The Arthritis NewsletterSpring 2014
Art and Arthritis: Shards, Bone DeepBy Colleen Maloney
Otto Kamensek’s Exhibition:
Shards, Bone Deep
April 17th – May 8th, 2014.
Port Moody Art Centre (PMAC)
2425 St Johns Street
Port Moody, BC V3H 2B2
Otto Kamensek’s ceramic work has generated interest within the local art circles and the arthritis research community. Living with arthritis is reflected in Otto’s artistic expression and his work has led to invitations to present at community events and at national and international arthritis conferences. Last year, Otto earned a one-year ceramic artist-in-residence award at the Port Moody Art Centre (PMAC) to further explore his creativity. The residency gives him a private studio space and access to equipment in which to develop his craft. This year, his sculptures will be showcased in a solo exhibition titled, Shards, Bone Deep, a play on words relating to a piece of pottery or stone and the sharp ragged pain of arthritis.
Otto’s association with the PMAC and his involvement with the Arthritis Research Centre of Canada, as a member of the Consumer Advisory Board, coincided with the creation of what is now a series of pieces depicting the dimensions of arthritis. He explained that as a student of art history he wanted to “try” to meld his health experiences into his art in a meaningful expression of life with chronic disease.
The first piece in his exploration of arthritis, and one of the 12 pieces in his upcoming solo exhibition, is the Chronic Disease Staircase. It depicts a small figure on the bottom step of a multi-tiered staircase looking at risers that become progressively higher, while his shadow falls forward melting into the tip of the second step.
Otto says he knows the feeling of being overwhelmed because he’s been there; “It’s the end of the day, the sun is setting, and no matter what you have tried throughout the day, you’re still at the bottom of the stairs. It’s sheer frustration.”
His second piece, The Glimmer of Hope, was a turning point for him. It began as all Otto’s pieces begin with an idea and a sketch. But unlike other pieces that progress to the maquete stage and then on to the building of the ceramic sculpture, this piece came to a full stop.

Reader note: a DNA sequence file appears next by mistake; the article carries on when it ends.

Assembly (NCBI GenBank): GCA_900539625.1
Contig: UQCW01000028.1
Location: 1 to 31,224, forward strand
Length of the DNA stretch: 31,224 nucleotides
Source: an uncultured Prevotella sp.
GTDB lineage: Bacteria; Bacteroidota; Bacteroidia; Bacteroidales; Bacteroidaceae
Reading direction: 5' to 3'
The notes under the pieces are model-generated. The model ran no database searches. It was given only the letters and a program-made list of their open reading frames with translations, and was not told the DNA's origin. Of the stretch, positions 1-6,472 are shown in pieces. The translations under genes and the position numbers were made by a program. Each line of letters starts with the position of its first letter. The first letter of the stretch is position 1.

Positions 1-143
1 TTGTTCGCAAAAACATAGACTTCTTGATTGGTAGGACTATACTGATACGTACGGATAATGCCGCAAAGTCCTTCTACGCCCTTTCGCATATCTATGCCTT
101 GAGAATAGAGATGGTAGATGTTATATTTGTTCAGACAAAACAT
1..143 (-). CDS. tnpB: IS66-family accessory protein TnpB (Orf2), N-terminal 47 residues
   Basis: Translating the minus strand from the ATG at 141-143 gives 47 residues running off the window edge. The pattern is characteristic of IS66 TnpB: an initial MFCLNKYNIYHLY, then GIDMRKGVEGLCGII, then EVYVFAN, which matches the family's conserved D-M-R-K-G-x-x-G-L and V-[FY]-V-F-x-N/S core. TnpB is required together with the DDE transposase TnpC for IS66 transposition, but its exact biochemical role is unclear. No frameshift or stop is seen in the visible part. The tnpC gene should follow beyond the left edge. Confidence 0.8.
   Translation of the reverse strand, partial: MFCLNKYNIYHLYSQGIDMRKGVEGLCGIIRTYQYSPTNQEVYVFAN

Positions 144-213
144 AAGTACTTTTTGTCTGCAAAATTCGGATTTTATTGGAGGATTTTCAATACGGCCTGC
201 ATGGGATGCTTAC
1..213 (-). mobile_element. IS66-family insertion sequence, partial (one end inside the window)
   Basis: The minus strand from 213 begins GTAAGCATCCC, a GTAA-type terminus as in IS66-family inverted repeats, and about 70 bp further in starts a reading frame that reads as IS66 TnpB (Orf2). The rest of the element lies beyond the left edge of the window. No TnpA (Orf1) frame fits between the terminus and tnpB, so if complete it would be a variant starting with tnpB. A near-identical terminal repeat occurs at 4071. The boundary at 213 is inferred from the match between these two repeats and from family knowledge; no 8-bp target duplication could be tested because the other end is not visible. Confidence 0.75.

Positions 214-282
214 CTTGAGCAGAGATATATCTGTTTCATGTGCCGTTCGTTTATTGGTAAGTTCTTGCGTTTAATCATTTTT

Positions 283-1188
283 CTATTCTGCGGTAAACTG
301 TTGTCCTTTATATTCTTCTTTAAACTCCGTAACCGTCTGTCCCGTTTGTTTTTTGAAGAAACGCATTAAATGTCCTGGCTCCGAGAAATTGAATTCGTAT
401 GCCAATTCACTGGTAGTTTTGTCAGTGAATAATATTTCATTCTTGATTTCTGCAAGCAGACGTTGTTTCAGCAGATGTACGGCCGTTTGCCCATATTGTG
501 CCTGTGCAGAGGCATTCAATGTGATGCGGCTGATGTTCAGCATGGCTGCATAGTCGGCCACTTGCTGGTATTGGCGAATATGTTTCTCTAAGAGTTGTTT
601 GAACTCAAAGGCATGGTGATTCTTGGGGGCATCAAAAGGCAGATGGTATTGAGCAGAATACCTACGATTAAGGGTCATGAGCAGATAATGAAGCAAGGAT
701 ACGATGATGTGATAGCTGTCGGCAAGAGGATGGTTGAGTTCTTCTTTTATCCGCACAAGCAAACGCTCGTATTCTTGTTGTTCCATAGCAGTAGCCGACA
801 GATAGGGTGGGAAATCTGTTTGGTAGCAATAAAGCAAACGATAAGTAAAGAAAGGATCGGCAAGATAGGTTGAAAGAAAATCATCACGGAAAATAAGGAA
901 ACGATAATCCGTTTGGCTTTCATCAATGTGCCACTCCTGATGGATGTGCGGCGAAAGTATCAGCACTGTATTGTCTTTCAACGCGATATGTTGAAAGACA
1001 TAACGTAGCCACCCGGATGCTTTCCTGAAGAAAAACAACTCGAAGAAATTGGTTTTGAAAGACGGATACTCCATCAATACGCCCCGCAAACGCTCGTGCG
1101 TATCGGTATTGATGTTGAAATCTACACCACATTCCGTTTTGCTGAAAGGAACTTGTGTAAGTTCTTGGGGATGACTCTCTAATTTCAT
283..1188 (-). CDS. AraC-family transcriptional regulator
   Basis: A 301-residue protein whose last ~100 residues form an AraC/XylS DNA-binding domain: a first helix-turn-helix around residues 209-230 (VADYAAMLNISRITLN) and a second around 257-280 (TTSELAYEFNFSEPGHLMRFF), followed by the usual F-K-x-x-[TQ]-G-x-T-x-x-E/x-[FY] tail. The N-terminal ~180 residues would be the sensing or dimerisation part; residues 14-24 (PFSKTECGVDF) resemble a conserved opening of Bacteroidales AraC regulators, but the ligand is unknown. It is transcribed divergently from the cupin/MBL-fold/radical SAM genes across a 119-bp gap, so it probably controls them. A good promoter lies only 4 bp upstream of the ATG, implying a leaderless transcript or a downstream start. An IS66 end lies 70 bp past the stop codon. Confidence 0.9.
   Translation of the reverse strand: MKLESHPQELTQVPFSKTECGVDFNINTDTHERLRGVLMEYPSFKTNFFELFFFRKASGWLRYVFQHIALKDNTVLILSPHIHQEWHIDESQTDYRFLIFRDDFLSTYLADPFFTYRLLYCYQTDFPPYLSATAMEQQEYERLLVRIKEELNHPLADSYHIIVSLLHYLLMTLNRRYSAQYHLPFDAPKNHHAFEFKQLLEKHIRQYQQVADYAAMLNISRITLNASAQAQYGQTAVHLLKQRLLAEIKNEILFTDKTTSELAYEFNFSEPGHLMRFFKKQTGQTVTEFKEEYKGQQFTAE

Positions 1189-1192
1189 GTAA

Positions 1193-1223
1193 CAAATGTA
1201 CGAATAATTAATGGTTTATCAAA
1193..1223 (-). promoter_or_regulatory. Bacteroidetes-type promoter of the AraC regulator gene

“It is a very personal piece and it was difficult to construct because it required revisiting my past,” he explained. “I had to decide if I really wanted to do it because it seemed to be pushing me down rather than lifting me up.” It gives those without arthritis or chronic disease a glimpse at the ravages of the disease and its emotional impact.
The two biggest pieces slated for the exhibition are Bone Deep, a hand at just over two feet in height, and a three-foot high caricature titled The Fog of Fatigue.
The hand is exquisite in its detail and artistry. It shows the findings related to inflammatory and osteoarthritis including muscle, bone and tendons, and muscle wasting in the palm. On each finger is written the word arthritis. The letters on one of the fingers are fashioned to resemble bone.
The caricature is my favourite. One look and you know it portrays fatigue; you know what it feels like to be constantly tired. And you know how fatigue can make it difficult to concentrate because it can cloud the mind. But one look isn’t enough. His work has many layers and a depth that goes unrealized with only a quick look. The Fog of Fatigue deserves concentrated inspection and is a must see at the exhibition.
Two of the other pieces in the exhibition are An Angry Joint, and Arthritis Still Life. An Angry Joint demonstrates Otto’s talent for creating powerful, dramatic faces that capture the emotional and physical scars of living with a chronic disease. Although I am not an art critic by profession, I do enjoy all forms of art and explore art galleries during my travels. Based on the quality of his work and the important subject matter it depicts, I would like to see Otto’s work showcased in a major national gallery. It would prompt a discussion about arthritis and chronic disease in general.
Otto’s sculptures from his solo exhibition are not for sale. It is part of his commitment to promoting arthritis advocacy and will grow in size as time allows and ideas develop. His greatest wish is that the collection will be exhibited in other cities so that people can develop a better understanding of what it is like to live with arthritis.
There is sadness in his voice when he says that his residency at the PMAC ends on May 1st. “It’s been fun”, he says.